In a similar fashion to titles like Dragon Ball, Yu Yu Hakusho, & Saint SeiyaBØY's first episode doesn't show off all of the main characters, but instead introduces the most essential. In this case, it's lead Hareluya Hibino, side-kick (of sorts) Kiyoshiro Okamoto, & bully (later-turned-friend) Shozou Momiyama. It tells a nice little story where you find out about Kiyoshiro's dream to be a painter, Hareluya's infamy from his first day in school, & how tough Momiyama thinks he is up until he meets Hareluya & his dream of "World Domination". This anime also marks the only time beloved director/writerYasuhiro Imagawa has ever worked with a Shonen Jump property, and with Imagawa writing the script for this first episode he tosses in a couple of nods to his other work, specifically G Gundam, such as when Momiyama grabs Kiyoshiro's head & one of his grunts calls it, "Momiyama's Death Blow: Shining Finger!" And, don't fear, the blatant music promotion for SPYKE is intact, with the ending footage still being nothing but footage of the group performing their song "Words of Free". Considering how tough it can be to get this show complete on VHS & LD, it's great to see BØY on DVD in some form and hopefully this inclusion will lead to an actual DVD release for the show in the near future. Hey, if Galvion can finally get a DVD release then why not Hareluya II BØY?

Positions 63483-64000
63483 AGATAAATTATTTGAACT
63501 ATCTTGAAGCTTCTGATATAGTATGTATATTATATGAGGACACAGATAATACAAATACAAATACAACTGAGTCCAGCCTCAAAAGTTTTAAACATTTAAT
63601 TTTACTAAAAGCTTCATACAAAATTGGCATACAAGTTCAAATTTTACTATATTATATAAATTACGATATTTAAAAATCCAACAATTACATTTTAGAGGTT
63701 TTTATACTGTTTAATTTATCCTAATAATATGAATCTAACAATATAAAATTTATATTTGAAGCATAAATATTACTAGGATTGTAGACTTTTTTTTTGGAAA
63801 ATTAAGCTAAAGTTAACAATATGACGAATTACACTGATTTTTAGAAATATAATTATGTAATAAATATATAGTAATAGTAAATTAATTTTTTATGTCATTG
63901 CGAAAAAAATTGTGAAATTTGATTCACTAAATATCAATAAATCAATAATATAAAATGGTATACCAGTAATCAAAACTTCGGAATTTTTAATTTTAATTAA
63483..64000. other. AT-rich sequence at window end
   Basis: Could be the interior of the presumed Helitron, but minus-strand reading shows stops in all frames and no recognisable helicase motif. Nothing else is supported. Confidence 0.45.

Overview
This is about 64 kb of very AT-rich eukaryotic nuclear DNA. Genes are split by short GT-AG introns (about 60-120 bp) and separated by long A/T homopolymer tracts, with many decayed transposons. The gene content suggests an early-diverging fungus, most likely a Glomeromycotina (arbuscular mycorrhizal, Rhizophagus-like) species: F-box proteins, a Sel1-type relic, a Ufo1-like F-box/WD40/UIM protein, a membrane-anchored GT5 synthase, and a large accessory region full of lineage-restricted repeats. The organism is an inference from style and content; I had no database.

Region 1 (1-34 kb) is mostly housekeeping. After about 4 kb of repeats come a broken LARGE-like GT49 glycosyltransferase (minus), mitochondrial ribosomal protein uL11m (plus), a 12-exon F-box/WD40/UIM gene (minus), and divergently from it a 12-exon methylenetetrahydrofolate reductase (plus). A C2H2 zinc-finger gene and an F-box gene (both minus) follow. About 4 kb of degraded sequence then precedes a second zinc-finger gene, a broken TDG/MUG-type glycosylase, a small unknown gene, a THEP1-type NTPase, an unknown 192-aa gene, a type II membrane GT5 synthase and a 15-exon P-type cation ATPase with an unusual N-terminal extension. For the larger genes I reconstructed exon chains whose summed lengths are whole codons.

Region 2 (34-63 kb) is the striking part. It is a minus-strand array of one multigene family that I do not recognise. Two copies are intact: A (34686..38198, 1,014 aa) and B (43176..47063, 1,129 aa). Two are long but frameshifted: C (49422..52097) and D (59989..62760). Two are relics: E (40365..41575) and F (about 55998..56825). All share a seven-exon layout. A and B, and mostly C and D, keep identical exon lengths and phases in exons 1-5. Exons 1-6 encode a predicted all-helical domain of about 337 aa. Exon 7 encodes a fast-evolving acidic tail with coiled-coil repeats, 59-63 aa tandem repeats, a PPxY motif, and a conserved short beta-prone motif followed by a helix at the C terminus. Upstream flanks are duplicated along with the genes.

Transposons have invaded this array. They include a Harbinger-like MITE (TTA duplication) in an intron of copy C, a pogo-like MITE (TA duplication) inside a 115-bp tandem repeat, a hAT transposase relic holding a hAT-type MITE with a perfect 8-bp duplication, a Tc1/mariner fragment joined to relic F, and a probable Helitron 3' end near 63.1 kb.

Fusuke the Young (Rat) Ninja!
For something so short, compared to most other popular Jump titles, Ninku certainly was able to make an impact. Running from 1993-1995 and lasting only nine volumes, Koji Kiriyama's story of ninjas & their battle against an evil empire became very popular, but Kiriyama's constant breaks resulted in the manga going on hiatus in 1995, until it came back in the pages of Ultra Jump under the title Ninku -Second Stage- Eto Ninhen/Chinese Zodiac Ninja Chapter, where it ran from 2005-2011. Even with that 10-year break, though, Ninku was able to get a 55-episode TV anime series made, plus a 1996 movie that was actually released in North American by Media Blasters as a double-pack with one of the Yu Yu Hakusho movies. FUNimation has since re-released that Yu Yu Hakusho movie with a new dub, but the MB release is still worth keep for that original dub plus the Ninku movie. Oh, and Ninku was also a gigantic inspiration for a man named Masashi Kishimoto, who would go on to create a manga called Naruto... I think I've heard of that title.